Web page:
This fifth edition has been fully updated to cover the many advances made in CAGD and curve and surface theory since 1997, when the fourth edition appeared. Material has been restructured into theory and applications chapters. The theory material has been streamlined using the blossoming approach; the applications material includes least squares techniques in addition to the traditional interpolation methods. In all other respects, it is, thankfully, the same. This means you get the informal, friendly style and unique approach that has made Curves and Surfaces for CAGD: A Practical Guide a true classic.
The book's unified treatment of all significant methods of curve and surface design is heavily focused on the movement from theory to application. The author provides complete C implementations of many of the theories he discusses, ranging from the traditional to the leading-edge. You'll gain a deep, practical understanding of their advantages, disadvantages, and interrelationships, and in the process you'll see why this book has emerged as a proven resource for thousands of other professionals and academics.
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When a book of any kind warrants a fifth edition, there must be more than just a few things right about it. In the case of Curves and Surfaces for CAGD (Computer Aided Graphics and Design), Gerald Farin has written and maintained a definitive work on computer graphics and graphics programming.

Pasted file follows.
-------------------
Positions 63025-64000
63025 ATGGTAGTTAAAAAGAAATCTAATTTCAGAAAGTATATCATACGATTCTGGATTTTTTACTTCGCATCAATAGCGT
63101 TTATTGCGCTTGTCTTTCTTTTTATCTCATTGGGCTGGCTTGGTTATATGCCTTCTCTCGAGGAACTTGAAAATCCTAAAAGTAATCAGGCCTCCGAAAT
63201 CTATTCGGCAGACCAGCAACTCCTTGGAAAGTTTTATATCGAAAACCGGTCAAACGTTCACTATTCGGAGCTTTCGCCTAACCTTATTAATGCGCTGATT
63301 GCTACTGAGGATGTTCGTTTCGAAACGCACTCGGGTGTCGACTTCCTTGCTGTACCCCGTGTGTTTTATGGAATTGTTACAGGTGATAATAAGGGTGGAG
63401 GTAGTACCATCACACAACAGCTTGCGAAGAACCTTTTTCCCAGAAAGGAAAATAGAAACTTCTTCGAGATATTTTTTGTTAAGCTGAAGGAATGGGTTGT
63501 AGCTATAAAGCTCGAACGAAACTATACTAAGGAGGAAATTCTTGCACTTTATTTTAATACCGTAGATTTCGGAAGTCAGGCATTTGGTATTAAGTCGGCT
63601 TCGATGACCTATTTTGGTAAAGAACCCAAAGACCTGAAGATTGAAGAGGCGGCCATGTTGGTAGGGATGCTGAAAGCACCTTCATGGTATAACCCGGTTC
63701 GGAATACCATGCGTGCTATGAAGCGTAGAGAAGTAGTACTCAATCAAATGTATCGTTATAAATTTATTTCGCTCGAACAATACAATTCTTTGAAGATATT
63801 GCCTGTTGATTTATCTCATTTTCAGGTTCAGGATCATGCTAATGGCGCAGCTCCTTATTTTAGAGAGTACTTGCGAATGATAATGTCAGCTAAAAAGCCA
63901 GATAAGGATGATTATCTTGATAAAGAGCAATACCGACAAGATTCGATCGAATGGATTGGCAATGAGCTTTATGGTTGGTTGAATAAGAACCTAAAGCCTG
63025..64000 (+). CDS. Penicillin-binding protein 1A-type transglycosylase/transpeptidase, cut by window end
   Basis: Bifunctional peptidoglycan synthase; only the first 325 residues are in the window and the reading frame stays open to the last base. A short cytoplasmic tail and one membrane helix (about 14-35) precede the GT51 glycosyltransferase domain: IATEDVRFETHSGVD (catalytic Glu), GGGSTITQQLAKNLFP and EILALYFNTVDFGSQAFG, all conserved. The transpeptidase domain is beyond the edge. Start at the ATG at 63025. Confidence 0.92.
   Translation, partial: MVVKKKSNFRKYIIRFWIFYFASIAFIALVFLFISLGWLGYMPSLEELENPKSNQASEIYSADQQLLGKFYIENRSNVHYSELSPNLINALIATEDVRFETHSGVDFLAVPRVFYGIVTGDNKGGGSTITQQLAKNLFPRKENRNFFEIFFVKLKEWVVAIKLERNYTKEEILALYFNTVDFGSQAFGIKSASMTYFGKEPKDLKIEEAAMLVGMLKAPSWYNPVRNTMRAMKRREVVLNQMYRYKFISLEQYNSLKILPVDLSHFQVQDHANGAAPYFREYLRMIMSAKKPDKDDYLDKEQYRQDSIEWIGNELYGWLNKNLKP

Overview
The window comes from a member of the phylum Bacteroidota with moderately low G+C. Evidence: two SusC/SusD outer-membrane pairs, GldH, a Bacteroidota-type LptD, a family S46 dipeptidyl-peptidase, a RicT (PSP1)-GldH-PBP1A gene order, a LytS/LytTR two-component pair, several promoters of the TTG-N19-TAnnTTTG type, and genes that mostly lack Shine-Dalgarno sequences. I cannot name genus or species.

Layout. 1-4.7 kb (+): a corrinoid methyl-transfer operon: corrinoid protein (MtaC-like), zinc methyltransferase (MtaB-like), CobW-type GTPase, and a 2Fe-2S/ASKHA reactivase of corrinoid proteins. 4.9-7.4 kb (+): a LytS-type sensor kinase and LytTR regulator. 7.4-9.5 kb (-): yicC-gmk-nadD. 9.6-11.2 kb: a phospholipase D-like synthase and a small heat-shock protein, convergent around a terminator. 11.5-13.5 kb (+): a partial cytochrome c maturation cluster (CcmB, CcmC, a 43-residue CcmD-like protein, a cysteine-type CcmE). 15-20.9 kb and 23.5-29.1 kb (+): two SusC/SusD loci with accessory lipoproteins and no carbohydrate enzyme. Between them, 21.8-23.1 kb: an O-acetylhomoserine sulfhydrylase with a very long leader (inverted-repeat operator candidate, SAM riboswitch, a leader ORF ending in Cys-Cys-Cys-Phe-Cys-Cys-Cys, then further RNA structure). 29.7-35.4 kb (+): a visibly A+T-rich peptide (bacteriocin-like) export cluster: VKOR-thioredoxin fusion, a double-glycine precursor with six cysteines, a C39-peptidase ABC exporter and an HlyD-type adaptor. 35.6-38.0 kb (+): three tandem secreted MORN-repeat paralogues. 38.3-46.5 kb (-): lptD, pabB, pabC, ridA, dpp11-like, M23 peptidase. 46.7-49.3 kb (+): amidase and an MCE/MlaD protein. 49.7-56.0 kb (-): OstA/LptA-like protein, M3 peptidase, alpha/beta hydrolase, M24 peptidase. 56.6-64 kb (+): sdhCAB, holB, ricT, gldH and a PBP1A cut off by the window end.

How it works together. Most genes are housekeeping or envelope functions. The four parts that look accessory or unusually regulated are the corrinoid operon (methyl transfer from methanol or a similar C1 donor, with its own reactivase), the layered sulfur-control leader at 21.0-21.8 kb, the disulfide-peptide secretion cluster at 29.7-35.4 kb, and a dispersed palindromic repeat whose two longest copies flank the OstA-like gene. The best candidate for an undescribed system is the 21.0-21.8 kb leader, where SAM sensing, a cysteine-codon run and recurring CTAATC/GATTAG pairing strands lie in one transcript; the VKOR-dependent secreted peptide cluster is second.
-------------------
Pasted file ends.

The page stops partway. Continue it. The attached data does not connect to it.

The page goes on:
The fourth edition of this work was published in 1997. Four years is quite a long time when it comes to anything computer-related, and even cutting-edge math theories get old fast in light of new ideas and trends. This new edition features a restructuring of the entire book, as well as new material on things like "least squares techniques."
Twenty-four chapters and almost 500 pages cover everything from introductory 3-D geometry through basic linear interpolation, to specific algorithms for curve constructions. As if the liberally illustrated chapters weren't enough, the publishers have put together a Web site that includes examples and C code from the book.
For any student of 3-D computer graphics programming, this definitive textbook offers history, theory, and practical examples that can be used in a variety of applications. The easy and friendly writing style makes this book a classic and a mandatory study for any student, or a must-have reference for any professional. --Mike CaputoAbout the Author:
Professor Gerald Farin currently teaches in the computer science and engineering department at Arizona State University. He received his doctoral degree in mathematics from the University of Braunschweig, Germany, in 1979. His extensive CAGD experience includes working as a research mathematician in a computer-aided development for Daimler-Benz, serving on the executive committee of the ASU PRISM project, and speaking at a multitude of symposia and conferences. Farin has authored and edited several books and papers, and he is editor-in-chief of Computer Aided Geometric Design.
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